Just a quick post!
In an October 29 blog post I talked about risks posed by outsized debt financed gross fixed capital investment binges and high savings rates. I wanted to refer to this with respect to deflationary risks in East Asian economies, per a rather good piece by Ambrose Evans Pritchard in the Telegraph.
Price x quantity = output, and output more or less = national income.
A decline in price for a given quantity = a fall in nominal income…and a rise in the real value of debt and debt servicing costs. A fall in price for a given quantity more or less = a fall in income and prices may need to adjust, all other things remaining equal, to prevent a decline in real consumption. A rise in the real value of debt may force a partial default in debt and a decline in asset values…this may also impact demand if part of expenditure is drawn from assets or if individuals have target asset accumulations.
But here we are assuming a level of stability in GDP components that we do not have in China!
Reduced expenditure at a given price leads to a fall in income and a fall in nominal demand in the next period. This may well be reinforced by individuals delaying expenditure decisions in expectation of lower future prices…itself leading to a decline in income and hence demand.
What might initiate a fall in price though…well a fall in demand, quite clearly, and what might cause a fall in demand…prior excess demand possibly funded by debt which may also have been predicated on rising asset prices (collateral) as in the US prior to 2007…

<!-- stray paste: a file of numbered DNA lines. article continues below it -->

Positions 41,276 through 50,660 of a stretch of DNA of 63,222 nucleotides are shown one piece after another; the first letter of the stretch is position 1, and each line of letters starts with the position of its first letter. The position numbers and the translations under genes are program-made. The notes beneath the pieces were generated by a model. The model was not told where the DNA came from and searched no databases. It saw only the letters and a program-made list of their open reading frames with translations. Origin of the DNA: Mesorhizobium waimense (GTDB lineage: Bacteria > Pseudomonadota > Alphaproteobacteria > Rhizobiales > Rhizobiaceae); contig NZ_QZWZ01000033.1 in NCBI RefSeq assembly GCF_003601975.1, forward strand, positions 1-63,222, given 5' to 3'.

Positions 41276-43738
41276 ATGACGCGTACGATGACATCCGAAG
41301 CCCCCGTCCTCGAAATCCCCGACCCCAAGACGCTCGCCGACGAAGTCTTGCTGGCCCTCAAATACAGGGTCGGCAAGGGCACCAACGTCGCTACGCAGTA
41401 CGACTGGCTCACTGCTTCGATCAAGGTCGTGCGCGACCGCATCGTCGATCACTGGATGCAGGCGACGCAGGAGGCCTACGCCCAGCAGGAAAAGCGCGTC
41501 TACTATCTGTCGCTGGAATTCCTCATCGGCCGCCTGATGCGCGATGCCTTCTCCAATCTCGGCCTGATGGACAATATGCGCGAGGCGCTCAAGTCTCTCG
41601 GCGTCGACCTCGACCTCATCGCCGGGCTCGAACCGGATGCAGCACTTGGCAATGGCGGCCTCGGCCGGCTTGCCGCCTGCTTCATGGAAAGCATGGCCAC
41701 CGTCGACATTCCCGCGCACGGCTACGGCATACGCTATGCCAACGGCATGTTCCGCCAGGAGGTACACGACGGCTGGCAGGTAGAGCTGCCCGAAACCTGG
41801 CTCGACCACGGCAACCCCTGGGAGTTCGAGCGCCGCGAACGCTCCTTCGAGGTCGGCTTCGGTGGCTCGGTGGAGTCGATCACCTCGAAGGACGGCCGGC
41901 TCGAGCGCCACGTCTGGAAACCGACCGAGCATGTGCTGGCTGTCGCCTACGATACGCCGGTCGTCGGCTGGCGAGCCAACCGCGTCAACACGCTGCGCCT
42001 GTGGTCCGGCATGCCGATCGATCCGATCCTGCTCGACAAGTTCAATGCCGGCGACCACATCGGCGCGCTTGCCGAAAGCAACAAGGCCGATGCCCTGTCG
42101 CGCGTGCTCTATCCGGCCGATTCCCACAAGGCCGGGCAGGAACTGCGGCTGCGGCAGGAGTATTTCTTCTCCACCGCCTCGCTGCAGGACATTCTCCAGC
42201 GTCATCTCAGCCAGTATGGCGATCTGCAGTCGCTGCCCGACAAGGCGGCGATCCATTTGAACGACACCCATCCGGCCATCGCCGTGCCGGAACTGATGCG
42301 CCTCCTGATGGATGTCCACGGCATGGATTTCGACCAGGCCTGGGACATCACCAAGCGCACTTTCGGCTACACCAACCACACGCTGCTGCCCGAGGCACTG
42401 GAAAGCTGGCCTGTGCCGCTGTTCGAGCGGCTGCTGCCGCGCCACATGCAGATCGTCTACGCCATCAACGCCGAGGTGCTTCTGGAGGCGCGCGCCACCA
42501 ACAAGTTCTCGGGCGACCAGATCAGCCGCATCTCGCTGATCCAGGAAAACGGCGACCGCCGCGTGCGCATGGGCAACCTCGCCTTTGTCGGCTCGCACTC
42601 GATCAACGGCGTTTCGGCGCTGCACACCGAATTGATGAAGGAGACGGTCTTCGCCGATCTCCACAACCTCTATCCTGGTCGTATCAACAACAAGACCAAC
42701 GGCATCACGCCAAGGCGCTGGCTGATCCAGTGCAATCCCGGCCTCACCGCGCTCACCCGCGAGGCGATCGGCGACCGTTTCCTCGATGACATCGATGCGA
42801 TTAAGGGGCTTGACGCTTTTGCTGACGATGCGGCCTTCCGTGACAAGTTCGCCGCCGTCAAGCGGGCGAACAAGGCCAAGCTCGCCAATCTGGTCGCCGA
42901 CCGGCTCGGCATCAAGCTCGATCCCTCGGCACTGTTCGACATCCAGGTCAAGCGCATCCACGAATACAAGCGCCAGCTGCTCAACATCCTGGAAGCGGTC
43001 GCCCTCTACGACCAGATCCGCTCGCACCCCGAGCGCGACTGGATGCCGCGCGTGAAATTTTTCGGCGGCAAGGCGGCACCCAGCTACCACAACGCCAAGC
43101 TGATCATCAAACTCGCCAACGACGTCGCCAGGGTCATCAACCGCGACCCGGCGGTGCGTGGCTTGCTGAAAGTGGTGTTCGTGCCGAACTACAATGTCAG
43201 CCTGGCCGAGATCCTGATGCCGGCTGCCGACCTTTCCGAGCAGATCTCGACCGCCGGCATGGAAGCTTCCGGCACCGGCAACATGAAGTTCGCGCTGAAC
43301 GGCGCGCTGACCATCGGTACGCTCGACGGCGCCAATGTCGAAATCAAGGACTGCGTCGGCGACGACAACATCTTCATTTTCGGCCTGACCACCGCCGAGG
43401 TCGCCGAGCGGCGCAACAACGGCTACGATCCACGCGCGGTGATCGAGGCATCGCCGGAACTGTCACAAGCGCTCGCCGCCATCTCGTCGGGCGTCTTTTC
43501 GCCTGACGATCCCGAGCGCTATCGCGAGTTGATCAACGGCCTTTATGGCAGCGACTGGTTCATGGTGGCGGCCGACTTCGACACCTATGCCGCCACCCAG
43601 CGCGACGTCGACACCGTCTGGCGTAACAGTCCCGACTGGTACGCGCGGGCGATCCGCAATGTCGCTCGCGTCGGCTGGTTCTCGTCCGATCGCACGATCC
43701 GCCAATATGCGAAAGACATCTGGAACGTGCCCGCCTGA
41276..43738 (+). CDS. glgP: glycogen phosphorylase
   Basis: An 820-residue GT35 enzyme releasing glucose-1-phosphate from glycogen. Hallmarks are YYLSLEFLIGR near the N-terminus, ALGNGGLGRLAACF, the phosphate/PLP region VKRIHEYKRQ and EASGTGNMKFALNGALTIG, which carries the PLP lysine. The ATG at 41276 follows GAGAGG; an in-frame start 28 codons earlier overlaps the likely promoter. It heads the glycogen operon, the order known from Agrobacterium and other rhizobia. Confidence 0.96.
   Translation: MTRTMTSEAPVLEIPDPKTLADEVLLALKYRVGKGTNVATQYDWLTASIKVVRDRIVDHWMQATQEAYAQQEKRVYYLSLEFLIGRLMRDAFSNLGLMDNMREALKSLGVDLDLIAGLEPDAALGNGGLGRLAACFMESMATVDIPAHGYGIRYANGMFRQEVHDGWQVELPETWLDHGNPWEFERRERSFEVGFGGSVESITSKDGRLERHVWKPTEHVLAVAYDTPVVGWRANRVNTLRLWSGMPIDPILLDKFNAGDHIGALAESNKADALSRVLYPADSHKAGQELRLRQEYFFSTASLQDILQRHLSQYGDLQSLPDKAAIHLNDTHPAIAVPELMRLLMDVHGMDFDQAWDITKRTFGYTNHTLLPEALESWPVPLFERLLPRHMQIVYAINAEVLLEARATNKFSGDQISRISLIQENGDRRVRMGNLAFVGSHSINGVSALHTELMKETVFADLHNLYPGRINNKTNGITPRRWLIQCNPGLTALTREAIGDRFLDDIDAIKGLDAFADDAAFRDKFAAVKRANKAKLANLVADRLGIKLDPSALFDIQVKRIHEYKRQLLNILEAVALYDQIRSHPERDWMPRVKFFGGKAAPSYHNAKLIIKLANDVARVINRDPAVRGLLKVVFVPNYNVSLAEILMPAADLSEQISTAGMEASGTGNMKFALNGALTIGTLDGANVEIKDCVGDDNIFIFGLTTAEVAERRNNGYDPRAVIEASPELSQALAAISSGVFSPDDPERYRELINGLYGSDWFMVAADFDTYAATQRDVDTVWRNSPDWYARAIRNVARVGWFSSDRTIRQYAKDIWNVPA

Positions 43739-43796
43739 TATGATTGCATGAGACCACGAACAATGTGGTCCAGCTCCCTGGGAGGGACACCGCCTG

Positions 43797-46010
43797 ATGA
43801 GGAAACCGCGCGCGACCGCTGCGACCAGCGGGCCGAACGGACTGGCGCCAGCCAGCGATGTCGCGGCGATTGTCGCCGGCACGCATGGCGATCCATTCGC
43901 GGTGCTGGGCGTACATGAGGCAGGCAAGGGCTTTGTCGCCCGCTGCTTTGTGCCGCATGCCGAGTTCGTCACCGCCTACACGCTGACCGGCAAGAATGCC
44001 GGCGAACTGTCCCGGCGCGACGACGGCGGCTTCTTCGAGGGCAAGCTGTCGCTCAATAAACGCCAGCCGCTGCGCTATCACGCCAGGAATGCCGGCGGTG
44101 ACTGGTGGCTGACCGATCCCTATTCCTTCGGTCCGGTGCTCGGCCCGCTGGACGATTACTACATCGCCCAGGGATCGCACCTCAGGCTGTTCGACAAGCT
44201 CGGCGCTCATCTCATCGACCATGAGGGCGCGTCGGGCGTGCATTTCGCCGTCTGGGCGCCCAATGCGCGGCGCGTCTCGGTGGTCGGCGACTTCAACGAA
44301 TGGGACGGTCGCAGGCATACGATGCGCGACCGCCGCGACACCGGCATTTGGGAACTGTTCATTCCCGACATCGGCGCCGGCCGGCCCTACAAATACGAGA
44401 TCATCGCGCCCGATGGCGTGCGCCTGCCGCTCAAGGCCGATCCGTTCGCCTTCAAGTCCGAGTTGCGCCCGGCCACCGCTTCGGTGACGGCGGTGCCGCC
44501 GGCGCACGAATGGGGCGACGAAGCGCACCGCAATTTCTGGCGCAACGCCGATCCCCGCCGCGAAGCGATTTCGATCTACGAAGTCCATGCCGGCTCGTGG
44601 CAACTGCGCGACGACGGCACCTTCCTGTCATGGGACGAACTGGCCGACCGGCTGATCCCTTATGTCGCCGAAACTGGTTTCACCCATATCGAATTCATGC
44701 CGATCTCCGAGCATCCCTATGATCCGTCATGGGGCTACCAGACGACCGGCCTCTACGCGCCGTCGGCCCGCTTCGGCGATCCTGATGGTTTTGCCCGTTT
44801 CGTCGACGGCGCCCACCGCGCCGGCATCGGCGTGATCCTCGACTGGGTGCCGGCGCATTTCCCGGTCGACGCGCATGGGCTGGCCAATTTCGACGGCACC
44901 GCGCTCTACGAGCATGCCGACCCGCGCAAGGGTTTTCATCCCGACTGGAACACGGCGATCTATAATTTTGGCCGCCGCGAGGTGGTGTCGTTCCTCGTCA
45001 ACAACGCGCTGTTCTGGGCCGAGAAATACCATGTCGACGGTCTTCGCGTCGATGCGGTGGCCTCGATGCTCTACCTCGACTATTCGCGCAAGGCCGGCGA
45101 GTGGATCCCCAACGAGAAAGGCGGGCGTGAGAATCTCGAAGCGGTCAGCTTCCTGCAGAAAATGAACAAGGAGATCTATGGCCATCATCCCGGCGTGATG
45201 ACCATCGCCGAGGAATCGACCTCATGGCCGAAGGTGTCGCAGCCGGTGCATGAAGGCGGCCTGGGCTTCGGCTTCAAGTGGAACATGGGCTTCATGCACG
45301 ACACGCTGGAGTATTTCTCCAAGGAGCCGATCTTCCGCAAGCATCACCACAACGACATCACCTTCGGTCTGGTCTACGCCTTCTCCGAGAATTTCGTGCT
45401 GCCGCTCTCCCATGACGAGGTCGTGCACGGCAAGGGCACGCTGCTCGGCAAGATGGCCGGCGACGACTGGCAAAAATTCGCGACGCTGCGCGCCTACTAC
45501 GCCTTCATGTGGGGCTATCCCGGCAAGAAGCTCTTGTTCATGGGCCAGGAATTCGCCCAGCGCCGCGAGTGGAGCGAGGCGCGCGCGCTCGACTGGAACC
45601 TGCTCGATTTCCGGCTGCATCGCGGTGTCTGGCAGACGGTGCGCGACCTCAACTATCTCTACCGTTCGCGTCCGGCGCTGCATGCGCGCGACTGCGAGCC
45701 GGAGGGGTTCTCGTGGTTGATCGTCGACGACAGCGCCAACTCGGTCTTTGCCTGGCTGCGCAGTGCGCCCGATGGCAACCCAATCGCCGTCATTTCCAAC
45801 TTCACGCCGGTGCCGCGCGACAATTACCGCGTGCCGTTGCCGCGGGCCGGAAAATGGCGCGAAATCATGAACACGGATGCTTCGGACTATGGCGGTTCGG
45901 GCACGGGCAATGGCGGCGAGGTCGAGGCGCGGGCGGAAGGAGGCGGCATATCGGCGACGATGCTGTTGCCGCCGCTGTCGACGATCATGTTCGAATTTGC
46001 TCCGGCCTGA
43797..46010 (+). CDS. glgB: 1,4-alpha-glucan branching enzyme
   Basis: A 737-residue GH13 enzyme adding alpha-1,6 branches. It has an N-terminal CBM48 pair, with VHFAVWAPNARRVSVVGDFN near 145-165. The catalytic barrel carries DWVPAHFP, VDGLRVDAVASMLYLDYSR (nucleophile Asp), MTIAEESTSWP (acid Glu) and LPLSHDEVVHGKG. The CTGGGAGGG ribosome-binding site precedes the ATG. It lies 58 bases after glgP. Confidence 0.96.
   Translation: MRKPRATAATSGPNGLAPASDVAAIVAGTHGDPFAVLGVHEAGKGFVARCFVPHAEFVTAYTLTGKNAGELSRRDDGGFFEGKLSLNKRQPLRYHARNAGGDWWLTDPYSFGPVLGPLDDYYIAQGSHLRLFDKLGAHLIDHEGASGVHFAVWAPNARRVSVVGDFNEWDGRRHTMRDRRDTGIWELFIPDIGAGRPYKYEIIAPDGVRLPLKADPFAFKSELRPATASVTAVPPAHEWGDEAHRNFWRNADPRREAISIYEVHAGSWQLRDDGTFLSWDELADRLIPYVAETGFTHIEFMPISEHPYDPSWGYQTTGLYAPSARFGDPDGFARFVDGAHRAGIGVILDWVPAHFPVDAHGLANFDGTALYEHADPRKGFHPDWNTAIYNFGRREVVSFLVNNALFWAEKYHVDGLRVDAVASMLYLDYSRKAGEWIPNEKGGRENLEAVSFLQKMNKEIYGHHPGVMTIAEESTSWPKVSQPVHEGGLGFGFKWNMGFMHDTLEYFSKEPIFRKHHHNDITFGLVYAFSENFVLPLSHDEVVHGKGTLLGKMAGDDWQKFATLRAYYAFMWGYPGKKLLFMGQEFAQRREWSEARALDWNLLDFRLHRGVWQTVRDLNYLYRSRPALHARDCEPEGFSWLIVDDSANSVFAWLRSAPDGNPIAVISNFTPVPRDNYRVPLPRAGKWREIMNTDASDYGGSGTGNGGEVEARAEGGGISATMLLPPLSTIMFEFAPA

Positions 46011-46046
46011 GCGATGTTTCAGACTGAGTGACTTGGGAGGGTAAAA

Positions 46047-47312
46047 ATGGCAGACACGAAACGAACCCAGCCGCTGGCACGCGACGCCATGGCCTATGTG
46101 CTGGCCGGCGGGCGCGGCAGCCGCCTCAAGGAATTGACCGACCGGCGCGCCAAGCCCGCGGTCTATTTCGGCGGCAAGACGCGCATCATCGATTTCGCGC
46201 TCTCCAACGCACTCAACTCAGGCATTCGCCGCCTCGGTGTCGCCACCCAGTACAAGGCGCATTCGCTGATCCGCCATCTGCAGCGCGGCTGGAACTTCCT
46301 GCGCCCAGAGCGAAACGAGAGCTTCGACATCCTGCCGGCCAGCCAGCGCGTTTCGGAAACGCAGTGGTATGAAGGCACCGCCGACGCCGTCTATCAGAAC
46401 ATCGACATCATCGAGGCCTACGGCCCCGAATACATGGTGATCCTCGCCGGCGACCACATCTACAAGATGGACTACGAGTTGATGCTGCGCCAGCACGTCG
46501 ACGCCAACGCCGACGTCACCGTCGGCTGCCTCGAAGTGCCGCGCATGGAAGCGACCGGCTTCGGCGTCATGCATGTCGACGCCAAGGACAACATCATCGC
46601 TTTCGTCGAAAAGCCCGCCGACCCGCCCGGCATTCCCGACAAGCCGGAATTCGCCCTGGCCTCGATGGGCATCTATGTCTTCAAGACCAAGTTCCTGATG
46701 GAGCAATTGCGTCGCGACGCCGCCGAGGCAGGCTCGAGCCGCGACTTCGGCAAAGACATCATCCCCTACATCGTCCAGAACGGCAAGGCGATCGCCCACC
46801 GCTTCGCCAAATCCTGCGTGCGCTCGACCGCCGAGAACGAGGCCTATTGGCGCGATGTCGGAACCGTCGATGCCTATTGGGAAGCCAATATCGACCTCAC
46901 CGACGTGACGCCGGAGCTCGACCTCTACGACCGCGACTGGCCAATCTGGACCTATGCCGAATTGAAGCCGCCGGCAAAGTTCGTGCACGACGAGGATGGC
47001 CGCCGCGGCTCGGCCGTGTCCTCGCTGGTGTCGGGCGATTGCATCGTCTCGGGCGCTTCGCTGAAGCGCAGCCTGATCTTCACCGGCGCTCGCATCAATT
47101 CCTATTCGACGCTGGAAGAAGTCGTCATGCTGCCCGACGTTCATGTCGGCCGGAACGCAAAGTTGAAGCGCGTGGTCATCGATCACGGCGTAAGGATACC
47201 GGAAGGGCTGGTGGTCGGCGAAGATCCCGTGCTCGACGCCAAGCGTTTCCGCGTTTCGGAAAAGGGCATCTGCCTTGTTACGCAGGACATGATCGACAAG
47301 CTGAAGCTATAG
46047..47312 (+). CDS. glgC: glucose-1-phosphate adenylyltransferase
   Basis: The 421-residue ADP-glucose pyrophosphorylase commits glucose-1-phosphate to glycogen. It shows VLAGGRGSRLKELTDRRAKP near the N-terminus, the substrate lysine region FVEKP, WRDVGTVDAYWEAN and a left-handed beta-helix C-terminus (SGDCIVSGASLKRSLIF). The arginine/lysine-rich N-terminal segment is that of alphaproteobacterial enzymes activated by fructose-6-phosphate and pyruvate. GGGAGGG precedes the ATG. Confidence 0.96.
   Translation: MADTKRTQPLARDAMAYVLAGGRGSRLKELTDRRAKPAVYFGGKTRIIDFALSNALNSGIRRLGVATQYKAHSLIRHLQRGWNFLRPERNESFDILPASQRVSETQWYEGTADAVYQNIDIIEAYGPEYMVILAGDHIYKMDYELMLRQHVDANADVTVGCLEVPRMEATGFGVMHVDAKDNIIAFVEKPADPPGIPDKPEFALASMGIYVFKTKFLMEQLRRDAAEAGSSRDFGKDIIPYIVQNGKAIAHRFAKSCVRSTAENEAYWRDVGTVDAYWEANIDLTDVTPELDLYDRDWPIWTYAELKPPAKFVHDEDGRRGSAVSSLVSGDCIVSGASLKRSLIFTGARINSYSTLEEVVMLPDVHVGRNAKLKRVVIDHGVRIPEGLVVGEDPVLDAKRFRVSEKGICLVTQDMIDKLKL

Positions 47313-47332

Prior excess demand in China is in good part a function of gross fixed capital investment expenditure. A decline in debt financed capital investment expenditure is not necessarily a problem if investment is productive and capable of generating output and income and consumption focussed loan and investment growth itself.
But what if capital investment is not sufficiently productive and what if a good part of savings from incomes from capital investment remains asset focussed?
Well we have a structure able to produce more than demand is able to satisfy and we have a de facto net present value loss of capital asset value. Funny, in this scenario we do not even start off from a position where the economy is capable of naturally generating both demand and output from its own organic dynamics. We start off from a structure that is incapable of generating the output required to fund the consumption needed to keep output stable, let alone growing.
As with Ambrose Evans-Pritchard’s article, a decline in international currencies creates an additional demand shock that may precipitate a deflationary crisis itself.